The rest of the Republican field has evidently been caught off guard by Point Eleven.  A number of the candidates have complained that the plan isn’t new, but rather has been an unstated element of the Republican platform since Ronald Reagan.  But Point Eleven has engendered some grudging respect, such as candidate Newt Gingrich who was heard muttering that he wished he’d thought of that one.  Texas Governor Rick Perry, however, was quick to distance himself from the plan.  In a statement to the press Governor Perry shot back, “I need to make it clear that in Texas, we do not leave people to die.  We hunt them down with dogs.”

President Obama has been quick to respond with his own compromise plan that would leave many fewer of the nation’s most vulnerable to die, while at the same time adding hundreds of jobs to the economy.  The President has announced a nationally televised speech on the subject to be held whenever Speaker of the House John Boehner can fit him in.

While Romney has surged in the polls, he still faces some skeptics.  For example, in a televised interview the candidate was asked if his eleven point plan would address the nation’s long term deficit, at which point Romney chuckled and said, “please.”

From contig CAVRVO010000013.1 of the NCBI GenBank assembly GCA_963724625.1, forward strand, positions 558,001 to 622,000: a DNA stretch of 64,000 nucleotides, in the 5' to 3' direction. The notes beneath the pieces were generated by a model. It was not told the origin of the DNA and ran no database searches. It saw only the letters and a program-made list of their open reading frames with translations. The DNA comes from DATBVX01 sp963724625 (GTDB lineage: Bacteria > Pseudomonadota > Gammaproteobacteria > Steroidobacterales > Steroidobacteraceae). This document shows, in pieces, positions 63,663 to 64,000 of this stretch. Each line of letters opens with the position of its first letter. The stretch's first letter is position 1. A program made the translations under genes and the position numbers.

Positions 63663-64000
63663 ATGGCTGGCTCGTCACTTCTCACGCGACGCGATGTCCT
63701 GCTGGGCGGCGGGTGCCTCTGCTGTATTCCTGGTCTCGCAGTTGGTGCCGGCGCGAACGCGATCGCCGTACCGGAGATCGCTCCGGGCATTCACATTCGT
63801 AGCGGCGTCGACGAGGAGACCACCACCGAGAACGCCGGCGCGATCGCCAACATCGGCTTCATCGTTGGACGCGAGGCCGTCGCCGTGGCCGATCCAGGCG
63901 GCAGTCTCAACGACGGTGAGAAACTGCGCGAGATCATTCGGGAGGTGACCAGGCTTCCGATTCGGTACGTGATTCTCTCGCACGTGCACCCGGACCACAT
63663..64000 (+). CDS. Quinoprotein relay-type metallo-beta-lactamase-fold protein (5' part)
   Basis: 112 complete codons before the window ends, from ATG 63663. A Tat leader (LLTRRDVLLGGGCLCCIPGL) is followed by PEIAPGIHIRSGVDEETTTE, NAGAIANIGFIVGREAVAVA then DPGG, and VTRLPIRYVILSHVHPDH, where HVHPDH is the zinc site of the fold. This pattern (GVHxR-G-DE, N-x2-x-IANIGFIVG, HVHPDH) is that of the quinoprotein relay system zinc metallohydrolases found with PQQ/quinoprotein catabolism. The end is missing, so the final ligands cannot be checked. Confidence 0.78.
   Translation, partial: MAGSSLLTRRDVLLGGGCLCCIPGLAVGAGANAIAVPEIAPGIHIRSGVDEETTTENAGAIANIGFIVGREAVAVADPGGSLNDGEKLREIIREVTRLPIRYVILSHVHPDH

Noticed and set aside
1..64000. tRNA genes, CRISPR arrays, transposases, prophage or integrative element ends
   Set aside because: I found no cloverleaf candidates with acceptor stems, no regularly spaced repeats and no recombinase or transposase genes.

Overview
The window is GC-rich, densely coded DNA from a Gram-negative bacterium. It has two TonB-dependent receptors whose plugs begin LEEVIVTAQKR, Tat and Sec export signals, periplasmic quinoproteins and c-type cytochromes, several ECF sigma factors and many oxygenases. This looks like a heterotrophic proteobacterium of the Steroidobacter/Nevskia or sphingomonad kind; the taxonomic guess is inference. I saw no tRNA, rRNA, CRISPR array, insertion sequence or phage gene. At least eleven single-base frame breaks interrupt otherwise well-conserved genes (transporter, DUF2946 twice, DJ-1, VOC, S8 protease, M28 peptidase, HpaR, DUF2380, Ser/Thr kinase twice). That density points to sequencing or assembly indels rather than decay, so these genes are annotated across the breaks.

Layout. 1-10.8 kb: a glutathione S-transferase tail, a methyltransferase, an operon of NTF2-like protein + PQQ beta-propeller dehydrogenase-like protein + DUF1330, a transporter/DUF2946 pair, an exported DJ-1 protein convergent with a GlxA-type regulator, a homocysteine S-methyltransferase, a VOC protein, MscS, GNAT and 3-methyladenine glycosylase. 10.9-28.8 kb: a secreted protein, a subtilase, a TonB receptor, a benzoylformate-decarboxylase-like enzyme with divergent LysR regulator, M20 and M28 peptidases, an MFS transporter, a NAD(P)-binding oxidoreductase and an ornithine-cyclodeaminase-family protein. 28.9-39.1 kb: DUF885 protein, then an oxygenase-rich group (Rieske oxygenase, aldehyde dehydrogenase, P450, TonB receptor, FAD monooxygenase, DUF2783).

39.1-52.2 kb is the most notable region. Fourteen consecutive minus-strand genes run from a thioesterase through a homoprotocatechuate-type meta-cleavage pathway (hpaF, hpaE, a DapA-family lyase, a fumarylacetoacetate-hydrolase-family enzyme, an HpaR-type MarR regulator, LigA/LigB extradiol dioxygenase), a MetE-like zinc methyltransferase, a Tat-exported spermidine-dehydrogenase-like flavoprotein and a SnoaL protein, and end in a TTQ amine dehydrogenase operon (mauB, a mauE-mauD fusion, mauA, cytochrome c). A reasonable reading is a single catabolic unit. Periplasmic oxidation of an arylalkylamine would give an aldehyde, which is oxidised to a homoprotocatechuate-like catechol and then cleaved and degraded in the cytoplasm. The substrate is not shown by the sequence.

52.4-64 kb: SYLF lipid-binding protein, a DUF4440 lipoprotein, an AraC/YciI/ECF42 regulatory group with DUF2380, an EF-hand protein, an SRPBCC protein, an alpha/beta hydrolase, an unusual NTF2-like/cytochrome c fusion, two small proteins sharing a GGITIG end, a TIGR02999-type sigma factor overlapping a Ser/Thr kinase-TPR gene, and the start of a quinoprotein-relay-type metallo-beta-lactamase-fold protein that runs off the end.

Playoff Beards

In celebrity fashion, The Crease on May 13, 2011 at 7:26 am

I have noticed that as we get deeper into the NHL playoffs the players progressively look like they slept under a bridge:

“Pavel, eh, game on.”

“Da.  Just let me hide my stuff.”

Tyverdovsky and Daneyko near their home at M51 and Volga

Celebrities Behaving Badly

In celebrity fashion on March 14, 2011 at 9:41 am

We all like to see the good in people, even celebrities.  But there are times when, try as we might to summon up Santa Claus, we get the Krampus.

Santa Claus

Krampus

I must say  in the last couple weeks we have seen the dark underbelly of the starlets and bohunks that have become our national obsession.  For example, just last week we had to endure the insensate ramblings of a deeply disturbed solipsistic mountebank manifesting the clear symptoms of a Napoleon complex.

Disturbed Solipsistic Mountebank